 Approximately one third of children with cerebral palsy have epilepsy. Up to fifty percent
of children with hemiplegic cerebral palsy have epilepsy.
 Many children experience failure to thrive, due to feeding and swallowing problems.
 Orofacial dysfunction is a severe health problem, as well as a problem for acceptance by
peers and society.
 Cerebral palsied children have drooling, eating, drinking, and speaking disorders.
 More than 90% of children with cerebral palsy have oral motor dysfunction. The severity
of oral dysfunction makes it difficult for some cerebral palsied children to be adequately
 Drooling is not due to excessive production of saliva, but to a poor and disorganized
swallowing pattern.
 There is abnormal neuromuscular coordination of the tongue, lips, and cheeks - which
leads to poor dental alignment and periodontal problems.
 Trauma of the face and mouth occur much more frequently in children who have cerebral
 Children with cerebral palsy may demonstrate self injurious behavior, including:
tongue, cheek, and lip biting;
finger, arm, and hand chewing.
 Protective oral appliances may be useful in combating self-injurious behavior.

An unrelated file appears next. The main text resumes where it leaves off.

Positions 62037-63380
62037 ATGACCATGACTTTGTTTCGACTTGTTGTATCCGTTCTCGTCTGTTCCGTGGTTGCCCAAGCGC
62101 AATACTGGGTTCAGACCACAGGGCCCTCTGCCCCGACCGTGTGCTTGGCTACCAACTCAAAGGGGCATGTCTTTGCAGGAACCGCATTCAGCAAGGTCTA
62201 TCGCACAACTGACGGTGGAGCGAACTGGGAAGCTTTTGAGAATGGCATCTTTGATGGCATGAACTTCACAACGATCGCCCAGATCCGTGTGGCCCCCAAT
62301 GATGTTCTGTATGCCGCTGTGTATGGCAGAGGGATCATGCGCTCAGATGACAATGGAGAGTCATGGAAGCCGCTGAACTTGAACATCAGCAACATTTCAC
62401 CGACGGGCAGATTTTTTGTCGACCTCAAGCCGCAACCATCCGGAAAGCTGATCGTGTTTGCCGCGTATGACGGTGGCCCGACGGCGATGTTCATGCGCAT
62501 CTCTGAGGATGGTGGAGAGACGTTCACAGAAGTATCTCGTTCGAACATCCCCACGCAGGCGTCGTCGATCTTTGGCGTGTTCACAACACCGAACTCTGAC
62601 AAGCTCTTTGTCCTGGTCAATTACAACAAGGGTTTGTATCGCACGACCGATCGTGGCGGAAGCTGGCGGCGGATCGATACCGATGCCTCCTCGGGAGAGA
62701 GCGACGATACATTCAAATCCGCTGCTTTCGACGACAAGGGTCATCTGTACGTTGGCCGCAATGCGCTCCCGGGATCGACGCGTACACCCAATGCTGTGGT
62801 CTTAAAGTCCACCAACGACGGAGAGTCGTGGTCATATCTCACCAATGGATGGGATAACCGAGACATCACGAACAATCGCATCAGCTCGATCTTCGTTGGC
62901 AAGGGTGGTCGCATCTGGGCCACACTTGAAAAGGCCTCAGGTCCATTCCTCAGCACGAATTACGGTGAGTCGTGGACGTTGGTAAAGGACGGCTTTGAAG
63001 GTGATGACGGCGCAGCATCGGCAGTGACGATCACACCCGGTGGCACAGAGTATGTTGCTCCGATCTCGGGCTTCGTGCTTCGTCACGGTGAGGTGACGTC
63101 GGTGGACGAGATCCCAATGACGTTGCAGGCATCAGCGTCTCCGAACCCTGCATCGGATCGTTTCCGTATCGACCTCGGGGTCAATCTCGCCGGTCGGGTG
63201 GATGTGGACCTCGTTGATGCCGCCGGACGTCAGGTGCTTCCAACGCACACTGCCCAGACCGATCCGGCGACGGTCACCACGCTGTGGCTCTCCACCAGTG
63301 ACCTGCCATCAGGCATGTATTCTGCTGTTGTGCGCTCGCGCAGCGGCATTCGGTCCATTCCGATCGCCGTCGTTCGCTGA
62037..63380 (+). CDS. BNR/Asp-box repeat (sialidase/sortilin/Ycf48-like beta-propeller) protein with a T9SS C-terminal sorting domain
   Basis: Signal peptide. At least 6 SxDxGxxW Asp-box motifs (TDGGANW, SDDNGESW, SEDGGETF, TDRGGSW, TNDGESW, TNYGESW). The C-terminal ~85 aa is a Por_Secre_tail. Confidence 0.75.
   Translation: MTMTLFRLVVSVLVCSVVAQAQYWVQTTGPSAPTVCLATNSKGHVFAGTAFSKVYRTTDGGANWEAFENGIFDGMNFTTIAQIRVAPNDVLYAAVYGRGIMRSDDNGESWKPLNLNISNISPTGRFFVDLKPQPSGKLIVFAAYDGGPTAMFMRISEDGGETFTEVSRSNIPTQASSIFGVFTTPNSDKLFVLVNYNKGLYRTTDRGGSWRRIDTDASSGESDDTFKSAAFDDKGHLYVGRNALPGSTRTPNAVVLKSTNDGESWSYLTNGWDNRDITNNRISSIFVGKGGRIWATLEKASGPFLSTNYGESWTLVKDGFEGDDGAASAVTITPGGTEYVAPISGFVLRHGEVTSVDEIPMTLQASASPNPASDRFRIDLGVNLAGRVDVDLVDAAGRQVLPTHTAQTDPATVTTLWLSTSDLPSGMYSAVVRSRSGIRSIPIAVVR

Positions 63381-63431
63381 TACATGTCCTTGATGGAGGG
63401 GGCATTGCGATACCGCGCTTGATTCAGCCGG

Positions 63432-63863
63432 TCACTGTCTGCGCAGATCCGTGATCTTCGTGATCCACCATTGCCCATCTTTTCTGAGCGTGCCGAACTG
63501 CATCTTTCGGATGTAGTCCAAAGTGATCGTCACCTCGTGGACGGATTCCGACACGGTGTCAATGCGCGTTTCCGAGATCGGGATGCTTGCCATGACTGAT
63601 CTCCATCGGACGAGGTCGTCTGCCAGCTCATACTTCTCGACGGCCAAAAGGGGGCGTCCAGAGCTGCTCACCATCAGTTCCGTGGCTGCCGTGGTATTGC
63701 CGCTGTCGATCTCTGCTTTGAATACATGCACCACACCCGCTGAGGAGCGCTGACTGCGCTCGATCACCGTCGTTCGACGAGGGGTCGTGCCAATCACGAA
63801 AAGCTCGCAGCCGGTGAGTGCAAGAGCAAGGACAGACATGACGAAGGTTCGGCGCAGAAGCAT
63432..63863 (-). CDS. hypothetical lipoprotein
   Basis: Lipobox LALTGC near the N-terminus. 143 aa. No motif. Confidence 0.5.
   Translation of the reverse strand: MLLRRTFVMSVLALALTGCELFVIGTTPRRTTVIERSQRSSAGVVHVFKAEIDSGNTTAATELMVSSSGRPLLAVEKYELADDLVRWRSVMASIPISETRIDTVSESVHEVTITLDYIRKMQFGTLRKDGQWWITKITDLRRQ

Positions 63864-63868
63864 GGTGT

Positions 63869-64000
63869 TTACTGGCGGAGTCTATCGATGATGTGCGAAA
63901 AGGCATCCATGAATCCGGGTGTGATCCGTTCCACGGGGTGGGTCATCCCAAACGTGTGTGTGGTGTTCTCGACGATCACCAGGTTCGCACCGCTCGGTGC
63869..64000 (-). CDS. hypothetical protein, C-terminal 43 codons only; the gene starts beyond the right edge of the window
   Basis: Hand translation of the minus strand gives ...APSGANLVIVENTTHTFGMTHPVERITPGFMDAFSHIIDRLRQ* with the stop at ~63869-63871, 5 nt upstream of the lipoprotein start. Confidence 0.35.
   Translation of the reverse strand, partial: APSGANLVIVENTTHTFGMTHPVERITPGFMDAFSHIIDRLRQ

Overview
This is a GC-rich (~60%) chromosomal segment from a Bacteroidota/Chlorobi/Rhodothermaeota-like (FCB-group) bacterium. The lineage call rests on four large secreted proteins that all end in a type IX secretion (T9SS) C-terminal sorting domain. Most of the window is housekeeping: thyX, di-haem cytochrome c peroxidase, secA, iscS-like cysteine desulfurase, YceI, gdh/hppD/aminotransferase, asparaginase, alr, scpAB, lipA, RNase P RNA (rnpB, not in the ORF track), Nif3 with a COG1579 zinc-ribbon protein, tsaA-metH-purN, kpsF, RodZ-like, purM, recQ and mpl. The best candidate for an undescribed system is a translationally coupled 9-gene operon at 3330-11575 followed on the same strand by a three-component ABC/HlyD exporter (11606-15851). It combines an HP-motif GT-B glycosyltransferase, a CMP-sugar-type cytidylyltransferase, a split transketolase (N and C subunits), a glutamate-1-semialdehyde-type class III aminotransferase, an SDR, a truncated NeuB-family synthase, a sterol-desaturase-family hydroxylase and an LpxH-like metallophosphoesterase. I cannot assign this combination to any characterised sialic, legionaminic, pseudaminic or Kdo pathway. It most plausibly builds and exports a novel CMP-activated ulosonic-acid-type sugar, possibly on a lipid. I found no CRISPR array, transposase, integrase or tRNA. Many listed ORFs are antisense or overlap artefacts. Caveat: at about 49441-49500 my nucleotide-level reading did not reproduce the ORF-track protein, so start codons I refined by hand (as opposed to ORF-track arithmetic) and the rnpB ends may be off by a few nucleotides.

 Children who are affected by cognitive disability or mental retardation often practice
damaging oral habits, including:
bruxism, rumination, pouching, and pica.
 Bruxism:
This is clenching, grinding, and gnashing of teeth. It is a frequent finding in children with
cerebral palsy. The treatment for bruxism may include the use of a soft or hard mouth
guard – if the child can tolerate it.
 Rumination:
this is the re-chewing, regurgitation, and re-swallowing of previously ingested food. This
habit causes the acidic contents of the stomach to travel up into the mouth, and bathe the
teeth in acid. Rumination can lead to demineralization, and loss of tooth structure.
 Pouching:
This is the placement of food or medicine between the cheek and teeth for a long period
of time. This habit can cause dental decay.
 Pica:
This is the compulsive eating of non-edible substances, including: sand, dirt, and paint
chips. Pica can lead to destruction of tooth structure and damage of oral soft tissue.
 Children with cerebral palsy frequently have gastroesophageal reflux, as well as episodes
of vomiting. Either problem can lead to dental erosion, or loss of tooth structure.
 Gingival overgrowth, due to seizure medications, is a frequent problem in children with